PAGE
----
5 Poems That Explain The Writer's Life So Well
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5 Poems That Explain The Writer's Life So Well

Poetry is life in and out of motion.

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5 Poems That Explain The Writer's Life So Well

Not many people consider the words they are saying. Once they are said, they cannot be unsaid. Ironically, the spoken word is as temporary as regular conversation, which rarely bids to not just build appreciation, but advocation for the power of language. The written word belongs to every person, and every person is a page, ready to continue our conversations, including the ones who opened their inkwells to start them. Here are five poems that show how writing and words effect our lives.

1. "Digging" by Seamus Heaney.

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Urgency and performing the task at hand well is one of the priorities given to a writer. The first stanza of this Nobel Prize in Literature poet, carries a dire, if not necessary, weight: "Between my finger and my thumb / The squat pen rests; snug as a gun." The tumble of the tides of time show true in the childhood and adulthood of the poem's speaker. The scarcity is boundless, the work is considerate but concise, and the performance is penultimate. It leaves the reader and aspiring writers digging for more.

2. "so you want to be a writer" by Charles Bukowski.

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Imposition is the highest form of dastardly. Every writer is a tin man, but somewhere inside them is a beating heart. The issue sometimes is wearing that heart on our sleeves. Charles Bukowski is emotionally calculating without fluff or pomp in his poem about being a writer: "if you have to wait for it to roar out of you, / then wait patiently. / if it never does roar out of you, / do something else." The "something else" could imply that the moment or thought has not presented itself yet until you break the mold or try a different approach. It is a manifesto of ultimatums and affirmations, many and limited respectively. Writing is not all boil and toil. If anything, it is a recipe waiting to be savored at the table.

3. "The Rose That Grew From Concrete" by Tupac Shakur.

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Rhythm and poetry makes the spoken and written word work well together. When you know your favorite song by heart, you apply those words and their meaning to your thoughts, your actions, your life. The Harlem-borned rapper, 2Pac, gives life to his experience growing up in disadvantaged and criminalized settings: "Funny it seems, but by keeping its dreams / it learned 2 breathe fresh air." Despite the circumstances of where you are at, that does not mean that this is where you are going. Life is temporary and so are its moments, good and bad. Face the odds, make them even.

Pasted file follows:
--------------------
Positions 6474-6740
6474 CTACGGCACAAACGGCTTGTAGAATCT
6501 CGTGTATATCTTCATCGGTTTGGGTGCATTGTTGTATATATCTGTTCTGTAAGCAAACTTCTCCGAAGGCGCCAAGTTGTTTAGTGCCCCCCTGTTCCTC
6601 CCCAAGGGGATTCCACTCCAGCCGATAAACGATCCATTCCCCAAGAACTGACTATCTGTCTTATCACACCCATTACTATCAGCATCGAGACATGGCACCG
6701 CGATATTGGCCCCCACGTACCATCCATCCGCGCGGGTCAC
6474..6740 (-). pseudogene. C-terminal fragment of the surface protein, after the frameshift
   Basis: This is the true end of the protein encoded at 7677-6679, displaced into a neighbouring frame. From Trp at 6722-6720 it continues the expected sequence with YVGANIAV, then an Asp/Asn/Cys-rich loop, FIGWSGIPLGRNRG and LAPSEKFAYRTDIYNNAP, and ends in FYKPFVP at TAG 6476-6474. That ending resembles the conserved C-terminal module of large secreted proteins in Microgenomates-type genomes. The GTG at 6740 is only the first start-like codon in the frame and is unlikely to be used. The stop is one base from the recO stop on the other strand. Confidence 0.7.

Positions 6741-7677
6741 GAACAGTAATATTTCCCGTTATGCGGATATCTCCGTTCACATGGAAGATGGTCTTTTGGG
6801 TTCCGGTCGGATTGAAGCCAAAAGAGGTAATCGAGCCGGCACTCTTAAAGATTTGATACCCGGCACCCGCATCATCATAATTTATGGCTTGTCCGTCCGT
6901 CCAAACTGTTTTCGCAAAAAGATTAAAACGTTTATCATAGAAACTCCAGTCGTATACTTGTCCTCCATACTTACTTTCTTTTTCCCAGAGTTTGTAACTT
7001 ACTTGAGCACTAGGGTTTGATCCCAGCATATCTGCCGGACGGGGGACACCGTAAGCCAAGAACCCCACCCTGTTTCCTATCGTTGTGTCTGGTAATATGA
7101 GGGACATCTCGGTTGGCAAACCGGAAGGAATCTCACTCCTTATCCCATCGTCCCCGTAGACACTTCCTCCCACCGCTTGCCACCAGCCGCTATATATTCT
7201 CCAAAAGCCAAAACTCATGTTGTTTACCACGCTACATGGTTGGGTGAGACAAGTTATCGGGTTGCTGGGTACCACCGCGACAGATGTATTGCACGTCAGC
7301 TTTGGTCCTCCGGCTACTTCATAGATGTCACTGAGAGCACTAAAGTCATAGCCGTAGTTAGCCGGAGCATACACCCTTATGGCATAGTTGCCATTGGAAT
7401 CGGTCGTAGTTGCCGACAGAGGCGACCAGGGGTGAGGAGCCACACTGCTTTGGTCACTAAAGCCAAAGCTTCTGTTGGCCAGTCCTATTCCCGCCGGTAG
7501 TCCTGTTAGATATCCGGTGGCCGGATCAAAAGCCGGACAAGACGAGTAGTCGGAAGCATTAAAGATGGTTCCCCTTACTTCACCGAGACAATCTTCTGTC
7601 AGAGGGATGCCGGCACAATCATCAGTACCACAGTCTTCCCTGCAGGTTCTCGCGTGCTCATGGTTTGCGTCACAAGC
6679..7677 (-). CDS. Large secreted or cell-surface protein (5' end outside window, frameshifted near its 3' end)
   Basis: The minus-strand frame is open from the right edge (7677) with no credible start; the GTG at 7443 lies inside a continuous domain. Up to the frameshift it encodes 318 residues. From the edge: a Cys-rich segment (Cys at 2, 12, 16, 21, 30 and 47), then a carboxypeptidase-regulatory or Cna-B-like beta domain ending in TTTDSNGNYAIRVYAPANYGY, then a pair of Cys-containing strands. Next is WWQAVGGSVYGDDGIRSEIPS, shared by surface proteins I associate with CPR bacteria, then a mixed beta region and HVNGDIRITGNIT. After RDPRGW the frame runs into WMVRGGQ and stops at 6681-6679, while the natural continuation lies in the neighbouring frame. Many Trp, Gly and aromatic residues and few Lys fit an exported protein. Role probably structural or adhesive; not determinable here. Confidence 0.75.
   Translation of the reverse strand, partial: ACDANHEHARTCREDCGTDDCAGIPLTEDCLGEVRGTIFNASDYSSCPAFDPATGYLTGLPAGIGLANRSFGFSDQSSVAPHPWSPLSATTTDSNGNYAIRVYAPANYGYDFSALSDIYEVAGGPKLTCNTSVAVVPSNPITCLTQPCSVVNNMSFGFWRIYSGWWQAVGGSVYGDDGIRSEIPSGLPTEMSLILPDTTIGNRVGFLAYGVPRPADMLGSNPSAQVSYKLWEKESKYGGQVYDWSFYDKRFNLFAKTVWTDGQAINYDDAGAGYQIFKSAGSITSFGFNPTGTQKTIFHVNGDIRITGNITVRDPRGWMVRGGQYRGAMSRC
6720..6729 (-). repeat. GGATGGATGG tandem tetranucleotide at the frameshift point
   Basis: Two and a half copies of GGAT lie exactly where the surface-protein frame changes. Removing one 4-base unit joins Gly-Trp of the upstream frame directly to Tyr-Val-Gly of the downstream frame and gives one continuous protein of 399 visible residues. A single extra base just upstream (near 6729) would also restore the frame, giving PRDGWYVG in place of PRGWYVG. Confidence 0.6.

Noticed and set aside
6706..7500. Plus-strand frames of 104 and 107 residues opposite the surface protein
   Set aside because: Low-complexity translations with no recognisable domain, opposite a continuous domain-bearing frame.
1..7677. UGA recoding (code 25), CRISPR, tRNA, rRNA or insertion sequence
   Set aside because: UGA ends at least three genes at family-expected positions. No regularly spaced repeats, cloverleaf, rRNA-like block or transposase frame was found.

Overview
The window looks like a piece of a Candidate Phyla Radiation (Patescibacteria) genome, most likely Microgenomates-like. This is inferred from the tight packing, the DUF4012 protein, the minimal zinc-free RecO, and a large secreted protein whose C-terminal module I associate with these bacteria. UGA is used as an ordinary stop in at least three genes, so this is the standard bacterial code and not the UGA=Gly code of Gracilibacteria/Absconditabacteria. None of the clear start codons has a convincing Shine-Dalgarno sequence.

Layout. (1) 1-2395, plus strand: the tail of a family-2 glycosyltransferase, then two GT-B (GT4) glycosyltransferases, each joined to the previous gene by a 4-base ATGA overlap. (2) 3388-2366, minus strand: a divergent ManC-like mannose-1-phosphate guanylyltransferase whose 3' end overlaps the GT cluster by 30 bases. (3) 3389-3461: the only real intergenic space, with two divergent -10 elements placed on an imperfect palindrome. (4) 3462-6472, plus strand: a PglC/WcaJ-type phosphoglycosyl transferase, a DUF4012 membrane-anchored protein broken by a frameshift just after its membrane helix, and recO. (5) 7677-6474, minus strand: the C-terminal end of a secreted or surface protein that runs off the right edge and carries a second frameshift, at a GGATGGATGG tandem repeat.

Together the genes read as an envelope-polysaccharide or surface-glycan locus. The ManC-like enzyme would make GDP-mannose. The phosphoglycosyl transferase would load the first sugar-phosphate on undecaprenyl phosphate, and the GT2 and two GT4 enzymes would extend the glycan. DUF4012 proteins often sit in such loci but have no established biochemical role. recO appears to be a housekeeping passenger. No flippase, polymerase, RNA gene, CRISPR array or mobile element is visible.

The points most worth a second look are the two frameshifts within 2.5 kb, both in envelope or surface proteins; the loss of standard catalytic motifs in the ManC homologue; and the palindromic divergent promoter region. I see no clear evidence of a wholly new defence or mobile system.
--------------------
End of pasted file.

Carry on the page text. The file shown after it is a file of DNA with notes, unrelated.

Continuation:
4. [i carry your heart with me(i carry it in] by E.E. Cummings.

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Feeling is the best thinking you can do, and E.E. Cummings' poem gets at the heart of just that. He demystifies mystification in a mysterious manner that is both close to home and somewhere where longing is farthest from it. Rather than leave definitions, he invites the reader to supply and feel his own: "and it's you are whatever a moon has always meant / and whatever a sun will always sing is you." Cummings is pressed with life's gifts and who we come to share them with, beat after beat.

5. Jabberwocky by Lewis Carroll.

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Pure fantasy finds the familiar and ordinary gives it more meaning than what it said to be. Ubiquity is not the same as multiplicity; the first is generalized marginalization while the second is a specific series of sensations. With Lewis Carrol's Wonderland creature and poem, Jabberwocky, it is a triumph and freedom of the imagination. The writer breaks conventions after learning them, he lays bricks and to our surprise cements them with Silly Putty instead.

Poems are digestible yet powerful performance pieces of language. They teach us to use our words well.

Other poems to read are "Ozymandias," "The Highwayman," "Spain," "For a Coming Extinction," "God's Grandeur," "The Cremation of Sam McGee," "Tam o' Shanter," "As I Began to Love Myself," and "The Road Not Taken."

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